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J Biol Chem. 2002 Jan 18;277(3):1845-54. Epub 2001 Nov 12.

MD-2 and TLR4 N-linked glycosylations are important for a functional lipopolysaccharide receptor.

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Scripps Research Institute, Department of Immunology, La Jolla, California 92037, USA.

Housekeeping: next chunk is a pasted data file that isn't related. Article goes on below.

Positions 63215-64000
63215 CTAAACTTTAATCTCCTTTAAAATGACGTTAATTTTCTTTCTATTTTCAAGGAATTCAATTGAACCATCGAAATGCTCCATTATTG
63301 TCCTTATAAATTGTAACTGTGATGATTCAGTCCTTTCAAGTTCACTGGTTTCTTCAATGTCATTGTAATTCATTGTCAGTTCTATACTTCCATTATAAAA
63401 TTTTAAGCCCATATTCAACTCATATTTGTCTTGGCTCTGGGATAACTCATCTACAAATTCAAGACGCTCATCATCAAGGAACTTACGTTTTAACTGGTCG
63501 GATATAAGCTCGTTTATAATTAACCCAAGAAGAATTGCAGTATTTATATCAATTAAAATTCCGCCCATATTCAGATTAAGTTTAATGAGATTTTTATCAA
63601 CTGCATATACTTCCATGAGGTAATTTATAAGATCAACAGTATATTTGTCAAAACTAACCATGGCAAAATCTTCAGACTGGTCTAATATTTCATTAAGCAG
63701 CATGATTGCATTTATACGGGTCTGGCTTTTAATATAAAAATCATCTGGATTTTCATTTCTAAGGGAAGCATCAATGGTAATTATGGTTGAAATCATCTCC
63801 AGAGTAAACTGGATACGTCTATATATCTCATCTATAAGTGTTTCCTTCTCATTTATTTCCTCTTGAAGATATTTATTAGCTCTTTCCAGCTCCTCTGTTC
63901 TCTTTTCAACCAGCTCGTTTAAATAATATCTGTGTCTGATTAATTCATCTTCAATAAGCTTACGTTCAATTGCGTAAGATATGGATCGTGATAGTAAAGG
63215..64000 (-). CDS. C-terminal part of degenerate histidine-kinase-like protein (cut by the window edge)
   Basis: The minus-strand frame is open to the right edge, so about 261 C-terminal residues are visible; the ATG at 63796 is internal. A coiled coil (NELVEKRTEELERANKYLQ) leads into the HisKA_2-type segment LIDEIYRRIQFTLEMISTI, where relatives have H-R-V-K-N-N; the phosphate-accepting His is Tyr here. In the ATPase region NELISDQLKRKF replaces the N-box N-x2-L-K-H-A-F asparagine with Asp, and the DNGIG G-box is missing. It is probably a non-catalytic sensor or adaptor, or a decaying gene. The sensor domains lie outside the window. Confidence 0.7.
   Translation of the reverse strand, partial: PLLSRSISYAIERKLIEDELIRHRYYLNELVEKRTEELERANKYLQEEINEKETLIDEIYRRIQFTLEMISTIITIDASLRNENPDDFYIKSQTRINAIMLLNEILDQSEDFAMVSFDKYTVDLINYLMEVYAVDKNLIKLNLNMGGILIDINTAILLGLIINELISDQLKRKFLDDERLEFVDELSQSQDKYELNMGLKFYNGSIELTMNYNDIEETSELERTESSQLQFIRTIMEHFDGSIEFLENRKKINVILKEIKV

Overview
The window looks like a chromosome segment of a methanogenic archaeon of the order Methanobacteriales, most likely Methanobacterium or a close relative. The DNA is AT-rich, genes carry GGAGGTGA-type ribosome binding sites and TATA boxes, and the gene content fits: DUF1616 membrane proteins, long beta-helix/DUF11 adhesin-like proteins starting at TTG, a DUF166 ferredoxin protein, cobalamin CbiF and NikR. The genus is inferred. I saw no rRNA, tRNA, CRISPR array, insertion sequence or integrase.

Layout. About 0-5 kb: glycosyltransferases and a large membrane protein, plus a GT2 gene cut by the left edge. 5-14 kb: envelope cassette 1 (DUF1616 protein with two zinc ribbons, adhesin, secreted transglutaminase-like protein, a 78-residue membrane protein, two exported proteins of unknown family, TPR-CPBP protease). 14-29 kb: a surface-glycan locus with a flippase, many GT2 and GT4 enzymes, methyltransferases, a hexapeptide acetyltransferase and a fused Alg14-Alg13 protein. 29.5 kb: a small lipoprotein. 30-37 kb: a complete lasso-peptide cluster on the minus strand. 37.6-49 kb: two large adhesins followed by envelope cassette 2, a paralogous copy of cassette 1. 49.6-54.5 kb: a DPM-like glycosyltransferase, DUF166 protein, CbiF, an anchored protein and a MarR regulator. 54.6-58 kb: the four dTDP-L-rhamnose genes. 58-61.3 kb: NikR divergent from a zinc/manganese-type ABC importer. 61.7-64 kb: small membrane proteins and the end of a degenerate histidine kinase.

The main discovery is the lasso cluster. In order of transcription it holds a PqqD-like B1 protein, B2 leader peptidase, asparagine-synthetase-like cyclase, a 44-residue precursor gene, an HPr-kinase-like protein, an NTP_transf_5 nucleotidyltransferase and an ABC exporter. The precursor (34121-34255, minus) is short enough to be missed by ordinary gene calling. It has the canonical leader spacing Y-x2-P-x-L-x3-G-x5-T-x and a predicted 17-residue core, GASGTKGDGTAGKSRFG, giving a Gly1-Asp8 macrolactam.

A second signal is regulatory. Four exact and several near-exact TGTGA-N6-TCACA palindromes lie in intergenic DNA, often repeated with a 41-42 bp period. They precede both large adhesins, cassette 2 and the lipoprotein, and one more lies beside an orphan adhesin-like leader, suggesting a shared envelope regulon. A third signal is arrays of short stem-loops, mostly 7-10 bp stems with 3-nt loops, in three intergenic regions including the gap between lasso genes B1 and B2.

The lipopolysaccharide (LPS) receptor is a multi-protein complex that consists of at least three proteins, CD14, TLR4, and MD-2. Because each of these proteins is glycosylated, we have examined the functional role of N-linked carbohydrates of both MD-2 and TLR4. We demonstrate that MD-2 contains 2 N-glycosylated sites at positions Asn(26) and Asn(114), whereas the amino-terminal ectodomain of human TLR4 contains 9 N-linked glycosylation sites. Site-directed mutagenesis studies showed that cell surface expression of MD-2 did not depend on the presence of either N-linked site, whereas in contrast, TLR4 mutants carrying substitutions in Asn(526) or Asn(575) failed to be transported to the cell surface. Using a UV-activated derivative of Re595 LPS (ASD-Re595 LPS) in cross-linking assays, we demonstrated a critical role of MD-2 and TLR4 carbohydrates in LPS cross-linking to the LPS receptor. The ability of the various glycosylation mutants to support cell activation was also evaluated in transiently transfected HeLa cells. The double mutant of MD-2 failed to support LPS-induced activation of an interleukin-8 (IL-8) promoter-driven luciferase reporter to induce IL-8 secretion or to activate amino-terminal c-Jun kinase (JNK). Similar results were observed with TLR4 mutants lacking three or more N-linked glycosylation sites. Surprisingly, the reduction in activation resulting from expression of the Asn mutants of MD-2 and TLR4 can be partially reversed by co-expression with CD14. This suggests that the functional integrity of the LPS receptor depends both on the surface expression of at least three proteins, CD14, MD-2, and TLR4, and that N-linked sites of both MD-2 and TLR4 are essential in maintaining the functional integrity of this receptor.

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